Nathalie Buu is pushing a stroller past the shops in a trendy neighborhood in Canada’s capital,
Ottawa. She’s heading for a car which is parked about four blocks from her apartment. It’s a
Toyota Echo and she shares it with about 15 other people. When she gets to the parking lot, Buu
wheels the stroller over to a black box attached to the side of a building.


“So you take the, umm, open the lock box and the keys for the car are inside.”


(key noise)


Buu belongs to Vrtucar, a car-sharing company based in Ottawa. There are almost 200
members, and they share 11 cars. The cars are parked all over the downtown area.


Buu has two kids and a regular commute. Still, she and her husband decided they didn’t really
need a vehicle.


“When we had a car, we just found it more of a headache to have to think about repairing it or
bringing it for an oil change, and having had a car in a busy city like Montreal, we don’t really
agree with having cars in the city. It’s just too busy a place and you should be able to use public
transport, I think.”


Nowadays, Buu takes the bus to her job as a doctor at a local hospital. And when she needs to
use a car, she calls an 800 number to reserve one.


The decision to share a vehicle has been quickly gaining in popularity. Car sharing began in post
war Europe. The first North American company opened in Quebec in 1994.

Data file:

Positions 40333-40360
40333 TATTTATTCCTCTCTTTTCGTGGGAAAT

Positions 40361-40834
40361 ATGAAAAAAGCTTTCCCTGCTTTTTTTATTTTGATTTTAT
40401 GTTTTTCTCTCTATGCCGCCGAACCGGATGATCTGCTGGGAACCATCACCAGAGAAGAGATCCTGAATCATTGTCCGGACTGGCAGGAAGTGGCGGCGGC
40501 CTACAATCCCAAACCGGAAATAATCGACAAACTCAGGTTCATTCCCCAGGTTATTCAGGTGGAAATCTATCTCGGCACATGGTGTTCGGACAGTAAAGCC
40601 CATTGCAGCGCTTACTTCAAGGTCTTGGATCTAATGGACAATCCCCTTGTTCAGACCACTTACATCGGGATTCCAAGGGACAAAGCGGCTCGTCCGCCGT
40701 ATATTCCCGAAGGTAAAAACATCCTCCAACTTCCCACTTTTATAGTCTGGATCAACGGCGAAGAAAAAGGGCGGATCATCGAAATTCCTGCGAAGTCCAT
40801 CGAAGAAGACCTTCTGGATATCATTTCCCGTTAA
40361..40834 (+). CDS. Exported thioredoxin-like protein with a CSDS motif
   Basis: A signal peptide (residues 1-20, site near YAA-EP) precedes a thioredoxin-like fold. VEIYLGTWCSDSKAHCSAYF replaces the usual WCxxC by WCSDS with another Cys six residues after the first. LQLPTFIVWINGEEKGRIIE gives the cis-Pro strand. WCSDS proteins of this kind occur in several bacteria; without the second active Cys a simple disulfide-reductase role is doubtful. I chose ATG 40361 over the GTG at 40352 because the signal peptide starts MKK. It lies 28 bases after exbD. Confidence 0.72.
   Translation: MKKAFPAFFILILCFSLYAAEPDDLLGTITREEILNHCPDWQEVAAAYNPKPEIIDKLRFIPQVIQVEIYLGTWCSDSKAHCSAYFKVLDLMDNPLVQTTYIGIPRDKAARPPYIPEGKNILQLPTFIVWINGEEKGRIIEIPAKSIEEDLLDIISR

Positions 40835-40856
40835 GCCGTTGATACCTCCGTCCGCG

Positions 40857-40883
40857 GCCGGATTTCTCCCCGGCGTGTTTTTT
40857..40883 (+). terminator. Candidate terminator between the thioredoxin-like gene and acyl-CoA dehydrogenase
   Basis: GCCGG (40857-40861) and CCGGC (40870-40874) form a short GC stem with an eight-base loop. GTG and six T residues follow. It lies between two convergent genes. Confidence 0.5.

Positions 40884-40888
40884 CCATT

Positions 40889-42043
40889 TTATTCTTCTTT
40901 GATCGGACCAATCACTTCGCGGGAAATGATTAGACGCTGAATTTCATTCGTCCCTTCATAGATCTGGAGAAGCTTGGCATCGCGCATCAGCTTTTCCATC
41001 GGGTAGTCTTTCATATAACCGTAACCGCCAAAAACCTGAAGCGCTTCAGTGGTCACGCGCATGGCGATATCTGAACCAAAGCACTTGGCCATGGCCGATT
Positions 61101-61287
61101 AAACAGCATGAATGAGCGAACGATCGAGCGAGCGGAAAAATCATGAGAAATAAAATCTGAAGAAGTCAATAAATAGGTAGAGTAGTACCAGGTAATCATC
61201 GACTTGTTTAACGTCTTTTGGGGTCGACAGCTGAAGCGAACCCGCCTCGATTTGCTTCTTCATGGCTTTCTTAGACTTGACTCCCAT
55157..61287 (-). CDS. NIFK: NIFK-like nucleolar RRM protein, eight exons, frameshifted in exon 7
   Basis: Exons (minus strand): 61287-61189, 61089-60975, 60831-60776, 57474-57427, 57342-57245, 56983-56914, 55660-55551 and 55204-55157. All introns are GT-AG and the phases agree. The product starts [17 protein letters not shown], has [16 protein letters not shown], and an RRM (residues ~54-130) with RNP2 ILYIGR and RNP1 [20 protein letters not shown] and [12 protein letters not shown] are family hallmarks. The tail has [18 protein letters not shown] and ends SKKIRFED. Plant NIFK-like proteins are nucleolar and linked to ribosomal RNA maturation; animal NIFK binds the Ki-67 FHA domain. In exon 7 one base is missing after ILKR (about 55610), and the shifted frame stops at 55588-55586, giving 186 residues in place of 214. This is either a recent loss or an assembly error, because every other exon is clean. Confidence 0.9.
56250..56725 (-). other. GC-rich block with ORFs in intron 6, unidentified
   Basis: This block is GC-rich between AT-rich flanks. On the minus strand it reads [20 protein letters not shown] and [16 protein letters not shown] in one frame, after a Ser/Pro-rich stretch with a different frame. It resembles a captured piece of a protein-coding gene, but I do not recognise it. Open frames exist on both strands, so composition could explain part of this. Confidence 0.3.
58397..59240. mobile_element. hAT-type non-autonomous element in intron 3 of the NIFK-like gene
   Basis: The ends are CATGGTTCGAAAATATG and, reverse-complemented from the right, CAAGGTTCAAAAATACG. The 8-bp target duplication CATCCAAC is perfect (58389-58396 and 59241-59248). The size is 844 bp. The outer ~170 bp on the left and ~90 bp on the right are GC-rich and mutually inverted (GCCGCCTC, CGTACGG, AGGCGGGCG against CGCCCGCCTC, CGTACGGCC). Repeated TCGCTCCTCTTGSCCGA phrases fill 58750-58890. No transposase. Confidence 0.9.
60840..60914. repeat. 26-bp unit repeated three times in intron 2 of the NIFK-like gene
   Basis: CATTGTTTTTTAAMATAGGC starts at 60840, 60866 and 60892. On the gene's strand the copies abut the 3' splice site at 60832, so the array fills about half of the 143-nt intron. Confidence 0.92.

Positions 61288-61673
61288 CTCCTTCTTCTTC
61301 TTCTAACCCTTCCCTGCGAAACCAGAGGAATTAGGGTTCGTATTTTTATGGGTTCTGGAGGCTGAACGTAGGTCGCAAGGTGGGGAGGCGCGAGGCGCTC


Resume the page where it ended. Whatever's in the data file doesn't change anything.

Today, there are 29 companies in North America, most of them in bigger cities like New York,
Chicago and Toronto.


Susan Shaheen is a researcher at UC-Berkeley who studies car-sharing. She says companies tend
to spring up in places where owning a car has become a hassle.


“These organizations tend to thrive when driving disincentives exist such as high parking costs or
congestion. Alternative modes are easily accessible, such as transit and something we see quite
often in the early adoption of this type of service is some environmental consciousness.”


Concern about the environment was one of the main reasons Wilson Wood and his business
partner Chris Bradshaw started Vrtucar. They bought the first car in 2000. They hope to have
twenty by the end of next year. The weird thing is, Wood says they’re actually opposed to
driving.


“I can’t think of two worse guys to run a car business. You know, we hate cars. We believe the
hierarchy of transportation needs should be: your first choice is your foot, your second choice is
your bike, your third choice is your bus, and the last choice should be an automobile.”


But Wood says the reality is, sometimes you need a car. He finds most members use them for
longer trips within the city, where public transportation isn’t convenient. Not surprisingly, the
cars are especially in demand on evenings and weekends. But the company keeps them in
parking lots spaced just a half mile apart. So if the closest car isn’t available, another one is
nearby.


Nathalie Buu says she uses the car for big shopping trips or to attend meetings in the suburbs.
And she says she rarely has trouble getting one.


“I tend to be last minute and I’ll just call and say is the car available right now? And very often it